Prolonged exposure to smoke can be harmful to people of all ages, depending on the AQI reading as a measure of smoke density. Smoke can eventually damage your body's ability to remove large particles and excess phlegm from your lungs and airway. Small particles (PM 2.5) pose the greatest risk, because they can get deep into your lungs, and even into your bloodstream.
Symptoms of smoke exposure usually include irritation of eyes, nose, and throat or breathing discomfort, even in otherwise healthy people. More severe symptoms may include chest tightness, wheezing, shortness of breath, and coughing. Anyone experiencing symptoms or with a known or suspected medical condition that could be worsened by smoke should contact their healthcare provider for further advice or call 911 if warranted.Who's Most at Risk?
Take precautions at appropriate AQI level if you are in a sensitive group:
Run a standalone, HEPA grade indoor air purifier. They come in many sizes, so choose one right for at least one room where you spend the most time, or get more than one. You can always move it from a bedroom at night to a living space during the day.
Run an air conditioner if you have one. Keep any fresh-air intake closed (many systems do not have one) and the filter clean. You can use a high-efficiency filter with a MERV 13 rating. Consult a local heating and air conditioning company to see if your system can handle a high efficiency filter like MERV 13. Air purifiers and filters can be purchased at your local hardware store or online.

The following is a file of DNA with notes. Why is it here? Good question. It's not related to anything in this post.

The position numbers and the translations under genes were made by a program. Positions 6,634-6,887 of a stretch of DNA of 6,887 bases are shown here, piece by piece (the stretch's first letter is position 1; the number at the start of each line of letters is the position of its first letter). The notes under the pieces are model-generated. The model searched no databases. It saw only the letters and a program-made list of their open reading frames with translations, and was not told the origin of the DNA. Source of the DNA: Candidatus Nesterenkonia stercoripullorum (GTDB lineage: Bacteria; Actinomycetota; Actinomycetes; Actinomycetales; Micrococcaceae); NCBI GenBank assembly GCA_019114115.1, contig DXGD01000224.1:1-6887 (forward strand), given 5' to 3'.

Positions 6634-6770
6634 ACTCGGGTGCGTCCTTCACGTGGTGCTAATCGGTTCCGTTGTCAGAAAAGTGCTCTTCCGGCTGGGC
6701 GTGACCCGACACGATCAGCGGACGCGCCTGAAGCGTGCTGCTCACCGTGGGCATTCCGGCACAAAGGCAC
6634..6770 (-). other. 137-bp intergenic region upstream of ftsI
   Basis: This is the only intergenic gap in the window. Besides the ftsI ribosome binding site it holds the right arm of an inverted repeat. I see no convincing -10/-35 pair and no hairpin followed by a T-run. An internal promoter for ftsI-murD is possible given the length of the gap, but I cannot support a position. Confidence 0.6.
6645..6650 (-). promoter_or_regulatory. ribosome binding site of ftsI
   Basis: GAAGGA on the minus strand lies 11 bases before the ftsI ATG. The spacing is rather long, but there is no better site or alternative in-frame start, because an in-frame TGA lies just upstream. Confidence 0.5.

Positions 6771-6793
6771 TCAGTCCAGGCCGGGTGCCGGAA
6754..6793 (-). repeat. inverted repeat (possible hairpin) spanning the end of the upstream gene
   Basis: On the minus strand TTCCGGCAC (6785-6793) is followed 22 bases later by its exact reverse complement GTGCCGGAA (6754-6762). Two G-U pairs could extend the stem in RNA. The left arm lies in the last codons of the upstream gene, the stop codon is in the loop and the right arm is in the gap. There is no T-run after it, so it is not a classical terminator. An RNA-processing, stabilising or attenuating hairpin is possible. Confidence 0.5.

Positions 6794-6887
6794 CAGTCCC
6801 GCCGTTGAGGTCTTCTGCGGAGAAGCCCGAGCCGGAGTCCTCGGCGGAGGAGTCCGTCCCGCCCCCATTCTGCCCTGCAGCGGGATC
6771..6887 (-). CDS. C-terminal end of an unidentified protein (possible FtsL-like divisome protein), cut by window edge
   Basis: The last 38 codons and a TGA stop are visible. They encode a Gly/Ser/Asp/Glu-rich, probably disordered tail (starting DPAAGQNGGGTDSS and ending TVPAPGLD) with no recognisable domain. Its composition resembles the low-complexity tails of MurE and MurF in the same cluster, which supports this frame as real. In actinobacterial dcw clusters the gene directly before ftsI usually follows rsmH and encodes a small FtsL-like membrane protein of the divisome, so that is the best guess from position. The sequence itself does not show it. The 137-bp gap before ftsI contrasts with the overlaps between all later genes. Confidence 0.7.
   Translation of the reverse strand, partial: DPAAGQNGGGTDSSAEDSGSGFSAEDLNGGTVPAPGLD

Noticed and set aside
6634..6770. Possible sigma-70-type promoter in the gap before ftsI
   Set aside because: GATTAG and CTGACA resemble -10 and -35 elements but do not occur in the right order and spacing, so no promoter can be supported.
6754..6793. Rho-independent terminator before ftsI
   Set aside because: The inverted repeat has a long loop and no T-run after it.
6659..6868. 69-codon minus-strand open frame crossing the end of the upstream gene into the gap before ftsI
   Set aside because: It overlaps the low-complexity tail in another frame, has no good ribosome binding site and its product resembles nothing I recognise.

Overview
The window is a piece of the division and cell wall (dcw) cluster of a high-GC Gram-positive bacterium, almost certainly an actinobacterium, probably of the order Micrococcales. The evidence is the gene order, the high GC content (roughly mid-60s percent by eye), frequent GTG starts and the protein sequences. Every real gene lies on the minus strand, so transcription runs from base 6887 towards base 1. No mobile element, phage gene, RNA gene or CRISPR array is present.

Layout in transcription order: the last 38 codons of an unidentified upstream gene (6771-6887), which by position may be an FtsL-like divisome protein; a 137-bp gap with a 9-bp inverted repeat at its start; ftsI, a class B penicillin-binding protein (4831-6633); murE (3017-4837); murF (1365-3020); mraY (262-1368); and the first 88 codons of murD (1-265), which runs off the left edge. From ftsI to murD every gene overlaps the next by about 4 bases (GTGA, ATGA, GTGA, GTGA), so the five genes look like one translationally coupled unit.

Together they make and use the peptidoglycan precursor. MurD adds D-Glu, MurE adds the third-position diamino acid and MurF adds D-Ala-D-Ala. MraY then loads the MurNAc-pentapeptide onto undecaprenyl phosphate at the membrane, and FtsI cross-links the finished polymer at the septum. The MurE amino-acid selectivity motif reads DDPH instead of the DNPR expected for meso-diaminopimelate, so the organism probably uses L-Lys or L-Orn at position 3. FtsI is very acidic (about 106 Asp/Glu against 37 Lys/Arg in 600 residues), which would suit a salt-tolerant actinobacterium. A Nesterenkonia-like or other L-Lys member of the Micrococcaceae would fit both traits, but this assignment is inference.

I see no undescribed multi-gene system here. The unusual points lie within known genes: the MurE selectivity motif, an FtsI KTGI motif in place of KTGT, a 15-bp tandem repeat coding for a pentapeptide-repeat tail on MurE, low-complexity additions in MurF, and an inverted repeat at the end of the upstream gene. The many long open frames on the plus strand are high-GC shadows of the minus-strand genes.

Fine particles, but not hazardous gases, can be filtered with an N95 or N100 face mask. Please do not wear an N95 mask with one-way valves around other people. Exhaled air is not filtered in these masks and does not reduce COVID spread to others.
The material contained on this website is for informational purposes only. The information on this website is NOT intended to diagnose, treat or substitute for professional medical advice. Those with medical conditions or sensitivities to smoke should seek the advice of a licensed medical provider. If individuals need more information, they should consult a medical professional.